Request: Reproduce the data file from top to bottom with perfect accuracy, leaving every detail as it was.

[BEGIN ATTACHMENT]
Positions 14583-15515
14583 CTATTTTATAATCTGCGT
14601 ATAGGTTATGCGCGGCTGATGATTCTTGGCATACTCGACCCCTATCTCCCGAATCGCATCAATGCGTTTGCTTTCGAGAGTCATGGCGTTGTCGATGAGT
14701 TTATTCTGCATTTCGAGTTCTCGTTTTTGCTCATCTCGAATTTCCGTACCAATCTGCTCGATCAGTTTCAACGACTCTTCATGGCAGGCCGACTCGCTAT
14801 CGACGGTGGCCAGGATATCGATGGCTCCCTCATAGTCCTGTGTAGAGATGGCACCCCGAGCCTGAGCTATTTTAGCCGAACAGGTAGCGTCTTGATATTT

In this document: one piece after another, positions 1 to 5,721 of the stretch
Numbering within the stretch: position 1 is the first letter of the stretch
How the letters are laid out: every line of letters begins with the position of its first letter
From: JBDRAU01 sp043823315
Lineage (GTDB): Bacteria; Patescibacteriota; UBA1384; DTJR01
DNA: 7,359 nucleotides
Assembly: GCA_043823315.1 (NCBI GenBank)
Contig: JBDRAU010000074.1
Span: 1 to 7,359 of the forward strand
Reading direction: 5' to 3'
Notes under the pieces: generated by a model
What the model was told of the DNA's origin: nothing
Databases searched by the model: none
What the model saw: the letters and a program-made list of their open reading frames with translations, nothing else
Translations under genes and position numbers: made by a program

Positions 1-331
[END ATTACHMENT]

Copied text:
Positions 14583-15515
14583 CTATTTTATAATCTGCGT
14601 ATAGGTTATGCGCGGCTGATGATTCTTGGCATACTCGACCCCTATCTCCCGAATCGCATCAATGCGTTTGCTTTCGAGAGTCATGGCGTTGTCGATGAGT
14701 TTATTCTGCATTTCGAGTTCTCGTTTTTGCTCATCTCGAATTTCCGTACCAATCTGCTCGATCAGTTTCAACGACTCTTCATGGCAGGCCGACTCGCTAT
14801 CGACGGTGGCCAGGATATCGATGGCTCCCTCATAGTCCTGTGTAGAGATGGCACCCCGAGCCTGAGCTATTTTAGCCGAACAGGTAGCGTCTTGATATTT

In this document: one piece after another, positions 1 to 5,721 of the stretch
Numbering within the stretch: position 1 is the first letter of the stretch
How the letters are laid out: every line of letters begins with the position of its first letter
From: JBDRAU01 sp043823315
Lineage (GTDB): Bacteria; Patescibacteriota; UBA1384; DTJR01
DNA: 7,359 nucleotides
Assembly: GCA_043823315.1 (NCBI GenBank)
Contig: JBDRAU010000074.1
Span: 1 to 7,359 of the forward strand
Reading direction: 5' to 3'
Notes under the pieces: generated by a model
What the model was told of the DNA's origin: nothing
Databases searched by the model: none
What the model saw: the letters and a program-made list of their open reading frames with translations, nothing else
Translations under genes and position numbers: made by a program

Positions 1-331